Prince Manvendra Singh Gohil has used his platform as an openly gay Indian prince to demand constitutional rights for the LGBT+ community in India.
The Crown Prince of Rajpipla made headlines in 2006 when he came out, the first royal prince in the country to do so.
As a recent guest of the Nagpur pride march, Gohil urged the government to scrap India’s anti-gay laws.
"If India wants to be respected across the world, it can’t ignore the basic rights of the LGBT people," he said at the event.
“As the largest democracy, it is high time that India scrap the outdated laws imposed by the colonial government and give equal rights to the LGBT people.”
Gay sex is currently punishable by up to ten years in prison under section 377 of India’s penal code.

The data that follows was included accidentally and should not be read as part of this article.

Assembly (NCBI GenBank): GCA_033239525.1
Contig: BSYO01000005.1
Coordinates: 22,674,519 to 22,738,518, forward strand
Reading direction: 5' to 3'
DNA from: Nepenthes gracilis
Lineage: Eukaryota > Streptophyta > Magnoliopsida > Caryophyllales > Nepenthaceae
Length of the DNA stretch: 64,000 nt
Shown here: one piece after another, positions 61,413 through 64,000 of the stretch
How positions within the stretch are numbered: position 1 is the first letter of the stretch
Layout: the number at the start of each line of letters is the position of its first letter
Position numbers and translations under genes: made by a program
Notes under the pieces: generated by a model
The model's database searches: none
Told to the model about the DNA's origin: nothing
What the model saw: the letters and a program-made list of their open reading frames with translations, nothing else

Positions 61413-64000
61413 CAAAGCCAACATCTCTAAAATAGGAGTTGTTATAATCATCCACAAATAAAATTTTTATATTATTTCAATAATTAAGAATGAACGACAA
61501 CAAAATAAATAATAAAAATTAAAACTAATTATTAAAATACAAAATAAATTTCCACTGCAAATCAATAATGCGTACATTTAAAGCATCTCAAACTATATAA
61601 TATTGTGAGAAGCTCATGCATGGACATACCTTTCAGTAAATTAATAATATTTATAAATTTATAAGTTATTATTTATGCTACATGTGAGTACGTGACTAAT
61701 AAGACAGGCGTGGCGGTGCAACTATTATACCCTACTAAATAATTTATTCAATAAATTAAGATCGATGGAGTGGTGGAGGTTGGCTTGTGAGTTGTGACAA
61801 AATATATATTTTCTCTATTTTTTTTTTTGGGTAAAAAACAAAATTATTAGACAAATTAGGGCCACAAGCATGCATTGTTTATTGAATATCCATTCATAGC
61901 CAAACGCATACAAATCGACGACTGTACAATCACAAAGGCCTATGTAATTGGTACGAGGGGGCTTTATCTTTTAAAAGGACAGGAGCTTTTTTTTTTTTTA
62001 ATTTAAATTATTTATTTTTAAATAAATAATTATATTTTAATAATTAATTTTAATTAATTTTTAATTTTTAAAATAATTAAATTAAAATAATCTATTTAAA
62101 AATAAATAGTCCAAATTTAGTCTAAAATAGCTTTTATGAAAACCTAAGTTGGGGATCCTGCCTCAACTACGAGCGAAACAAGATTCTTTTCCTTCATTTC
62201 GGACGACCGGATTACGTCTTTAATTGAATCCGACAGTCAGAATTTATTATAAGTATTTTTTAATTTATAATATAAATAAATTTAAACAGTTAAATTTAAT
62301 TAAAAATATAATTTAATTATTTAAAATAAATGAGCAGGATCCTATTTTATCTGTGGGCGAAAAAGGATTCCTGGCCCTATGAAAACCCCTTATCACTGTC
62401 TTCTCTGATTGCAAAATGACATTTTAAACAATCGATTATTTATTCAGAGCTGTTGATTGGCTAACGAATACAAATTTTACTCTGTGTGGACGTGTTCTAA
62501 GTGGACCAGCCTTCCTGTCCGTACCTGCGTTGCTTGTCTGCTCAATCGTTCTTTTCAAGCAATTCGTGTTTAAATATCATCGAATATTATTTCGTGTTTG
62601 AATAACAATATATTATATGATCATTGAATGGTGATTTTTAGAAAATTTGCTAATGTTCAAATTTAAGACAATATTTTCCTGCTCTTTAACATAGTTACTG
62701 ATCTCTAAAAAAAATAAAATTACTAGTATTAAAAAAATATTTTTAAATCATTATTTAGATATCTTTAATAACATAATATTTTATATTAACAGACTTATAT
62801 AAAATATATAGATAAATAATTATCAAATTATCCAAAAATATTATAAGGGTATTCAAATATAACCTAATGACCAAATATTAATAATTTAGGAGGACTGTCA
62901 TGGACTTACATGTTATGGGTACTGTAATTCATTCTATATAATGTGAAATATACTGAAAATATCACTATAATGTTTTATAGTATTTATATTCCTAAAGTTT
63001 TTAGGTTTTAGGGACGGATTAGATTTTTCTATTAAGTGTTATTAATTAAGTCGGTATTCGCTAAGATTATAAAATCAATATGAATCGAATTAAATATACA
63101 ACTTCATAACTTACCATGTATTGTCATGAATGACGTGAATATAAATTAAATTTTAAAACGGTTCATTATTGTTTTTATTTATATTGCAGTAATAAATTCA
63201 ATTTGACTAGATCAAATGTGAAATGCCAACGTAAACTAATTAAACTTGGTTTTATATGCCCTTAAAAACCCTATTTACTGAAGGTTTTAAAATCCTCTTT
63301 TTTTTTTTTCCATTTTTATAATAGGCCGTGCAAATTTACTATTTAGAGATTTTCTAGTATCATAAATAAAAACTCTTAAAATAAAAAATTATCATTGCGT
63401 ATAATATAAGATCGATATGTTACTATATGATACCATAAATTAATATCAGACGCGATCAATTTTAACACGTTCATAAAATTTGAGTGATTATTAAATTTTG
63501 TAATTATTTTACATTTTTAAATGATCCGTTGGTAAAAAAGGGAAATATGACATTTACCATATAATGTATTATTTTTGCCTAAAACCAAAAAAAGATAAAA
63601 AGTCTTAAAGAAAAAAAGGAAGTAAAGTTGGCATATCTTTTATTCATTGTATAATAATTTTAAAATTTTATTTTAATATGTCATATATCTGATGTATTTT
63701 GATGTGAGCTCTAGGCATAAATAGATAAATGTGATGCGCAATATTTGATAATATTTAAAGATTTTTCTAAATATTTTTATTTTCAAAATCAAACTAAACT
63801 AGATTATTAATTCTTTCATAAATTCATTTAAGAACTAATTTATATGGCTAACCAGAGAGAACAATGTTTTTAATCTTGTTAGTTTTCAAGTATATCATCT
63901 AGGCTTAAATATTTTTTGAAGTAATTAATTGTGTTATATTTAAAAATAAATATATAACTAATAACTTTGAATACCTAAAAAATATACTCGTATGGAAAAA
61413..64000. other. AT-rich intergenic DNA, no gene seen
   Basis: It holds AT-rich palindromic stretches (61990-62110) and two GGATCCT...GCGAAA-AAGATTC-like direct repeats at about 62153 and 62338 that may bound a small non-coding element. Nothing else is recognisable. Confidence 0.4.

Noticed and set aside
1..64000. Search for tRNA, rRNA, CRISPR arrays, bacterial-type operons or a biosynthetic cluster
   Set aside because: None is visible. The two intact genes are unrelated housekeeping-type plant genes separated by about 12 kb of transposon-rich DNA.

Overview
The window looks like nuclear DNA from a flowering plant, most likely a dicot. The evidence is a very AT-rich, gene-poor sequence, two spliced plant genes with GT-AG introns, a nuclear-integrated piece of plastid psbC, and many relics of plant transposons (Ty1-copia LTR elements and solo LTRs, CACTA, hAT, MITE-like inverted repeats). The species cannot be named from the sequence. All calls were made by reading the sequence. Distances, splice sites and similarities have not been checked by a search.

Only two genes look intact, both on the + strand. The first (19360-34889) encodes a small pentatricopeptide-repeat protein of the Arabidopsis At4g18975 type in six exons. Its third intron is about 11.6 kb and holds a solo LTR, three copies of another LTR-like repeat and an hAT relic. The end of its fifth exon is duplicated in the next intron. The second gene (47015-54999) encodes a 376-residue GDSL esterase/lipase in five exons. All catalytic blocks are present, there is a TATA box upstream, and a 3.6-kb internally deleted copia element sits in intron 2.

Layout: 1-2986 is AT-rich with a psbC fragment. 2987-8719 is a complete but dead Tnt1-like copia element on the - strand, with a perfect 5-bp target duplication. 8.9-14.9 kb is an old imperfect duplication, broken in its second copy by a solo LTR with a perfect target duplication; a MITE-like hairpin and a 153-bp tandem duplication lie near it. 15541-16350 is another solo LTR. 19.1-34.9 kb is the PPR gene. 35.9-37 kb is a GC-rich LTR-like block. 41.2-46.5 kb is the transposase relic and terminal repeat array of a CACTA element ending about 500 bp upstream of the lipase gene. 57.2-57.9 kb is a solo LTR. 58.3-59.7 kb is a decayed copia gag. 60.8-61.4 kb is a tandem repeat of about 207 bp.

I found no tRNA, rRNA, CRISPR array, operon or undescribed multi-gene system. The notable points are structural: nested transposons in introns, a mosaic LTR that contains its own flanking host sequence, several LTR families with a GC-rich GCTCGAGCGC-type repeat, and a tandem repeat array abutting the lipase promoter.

Gohlil has previously spoken about how his struggle with his sexuality when he was growing up, with his family eventually disowning him when he came out.
“When I was around 12 or 13, I realised I wasn’t attracted towards the opposite sex, I was attracted to the same sex.
“Why is this attraction happening? I wasn’t clear about it because I did not have communication with anyone,” Gohil explained.
“Being brought up with servants and not many friends… no internet… it was a very confusing state.”
The Prince started The Lakshya Trust in 2000, a charity dedicated to HIV/AIDS education and prevention.